For Rush’s second effort new drummer Neil Peart comes aboard, and his literate, thoughtful, fantastical lyrical emphasis and showy drum fills would become major components of the Rush story. Of course, if you replace your solid but workmanlike drummer with arguably the best drummer ever, obviously you're going to improve, and this album was a significant step forward in the band's evolution. Rush have always been a love ‘em or hate ‘em proposition, not the least because of Geddy Lee’s helium high vocals. But early Rush was certainly a more straightforward and metallic outfit, as the hyper-riffing guitars and screeching vocals of “Anthem” can attest; this is one of their best truly heavy rockers ever and it features one of Alex's best raw solos, plus it's their first song to reference Ayn Rand. “Best I Can” and “Beneath, Between & Behind” are also enjoyable if minor rockers that feature compact performances, as does the classic title track (the lone popular "radio track" of the bunch), which is ignited by a catchy riff, a sing along chorus, great lyrics about breaking away from the status quo and changing your destiny, and a notable guitar solo. Then there’s the nearly 9-minutes long “By-Tor and the Snow Dog,” which had stuffy critics’ nostrils aflame, what with Alex Lifeson’s garish “look at me” guitar squeals and its multi-sectioned, jam-based, ostentatious displays of “serious musicianship.” Hell, its mere title was easily mocked by the hipster crowd who were all too eager to prove that Rush fans were all geeks, but screw them this song is musically excellent even if it’s lyrically iffy; it is a bit long-winded perhaps but it's also lots of fun for you geeks out there who like to rock out! Another successful epic scale track is the album closer “In The End,” which starts and finishes all mellow but in between you have a nice heavier mid-tempo number. In between, on the lighter side you have “Making Memories,” an enjoyable acoustic foray that also evolves into a ripping electric affair, while The Lord Of The Rings inspired “Rivendell” is a pretty but boring ballad that’s mixed at too low a volume. All in all, though this was a band who were still finding their footing and establishing their own identity - becoming the first "progressive metal band" - this was an enjoyable early offering (I even like the memorable owl album cover) which hinted at even grander statements to come.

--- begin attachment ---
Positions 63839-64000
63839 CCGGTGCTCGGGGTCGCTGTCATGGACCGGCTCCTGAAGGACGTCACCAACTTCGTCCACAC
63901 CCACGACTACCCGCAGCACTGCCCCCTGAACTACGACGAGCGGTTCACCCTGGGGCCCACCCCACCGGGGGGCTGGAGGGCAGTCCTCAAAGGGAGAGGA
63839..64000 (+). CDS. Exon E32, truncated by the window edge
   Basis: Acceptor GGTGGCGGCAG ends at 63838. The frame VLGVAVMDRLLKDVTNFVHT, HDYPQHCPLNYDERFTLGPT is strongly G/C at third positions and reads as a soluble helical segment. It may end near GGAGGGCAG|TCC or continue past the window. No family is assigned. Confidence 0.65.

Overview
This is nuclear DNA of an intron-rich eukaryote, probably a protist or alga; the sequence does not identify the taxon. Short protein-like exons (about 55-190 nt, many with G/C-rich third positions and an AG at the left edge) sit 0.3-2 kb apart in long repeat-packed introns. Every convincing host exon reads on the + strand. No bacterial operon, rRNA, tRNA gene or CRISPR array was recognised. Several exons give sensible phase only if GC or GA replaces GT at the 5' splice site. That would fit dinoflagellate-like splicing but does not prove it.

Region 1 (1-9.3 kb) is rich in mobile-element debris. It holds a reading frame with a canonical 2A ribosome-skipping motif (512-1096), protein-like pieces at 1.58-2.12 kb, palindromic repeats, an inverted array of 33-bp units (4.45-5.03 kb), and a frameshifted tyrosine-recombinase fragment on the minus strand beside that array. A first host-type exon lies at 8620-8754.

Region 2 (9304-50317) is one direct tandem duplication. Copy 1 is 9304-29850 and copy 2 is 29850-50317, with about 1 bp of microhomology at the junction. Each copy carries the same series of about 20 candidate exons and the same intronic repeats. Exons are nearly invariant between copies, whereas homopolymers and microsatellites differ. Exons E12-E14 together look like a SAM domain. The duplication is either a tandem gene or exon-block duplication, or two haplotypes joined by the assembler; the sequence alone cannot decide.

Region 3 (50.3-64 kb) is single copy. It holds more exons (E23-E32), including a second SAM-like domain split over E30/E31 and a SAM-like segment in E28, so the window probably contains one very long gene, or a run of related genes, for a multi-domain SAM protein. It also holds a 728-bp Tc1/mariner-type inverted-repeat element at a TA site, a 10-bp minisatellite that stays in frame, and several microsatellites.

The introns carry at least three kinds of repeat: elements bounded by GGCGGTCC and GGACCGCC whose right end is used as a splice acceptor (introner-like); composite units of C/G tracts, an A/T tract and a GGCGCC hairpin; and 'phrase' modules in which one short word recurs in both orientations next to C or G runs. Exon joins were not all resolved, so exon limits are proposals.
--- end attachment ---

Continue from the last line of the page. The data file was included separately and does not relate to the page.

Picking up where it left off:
Caress Of Steel (Mercury ‘75) Rating: B+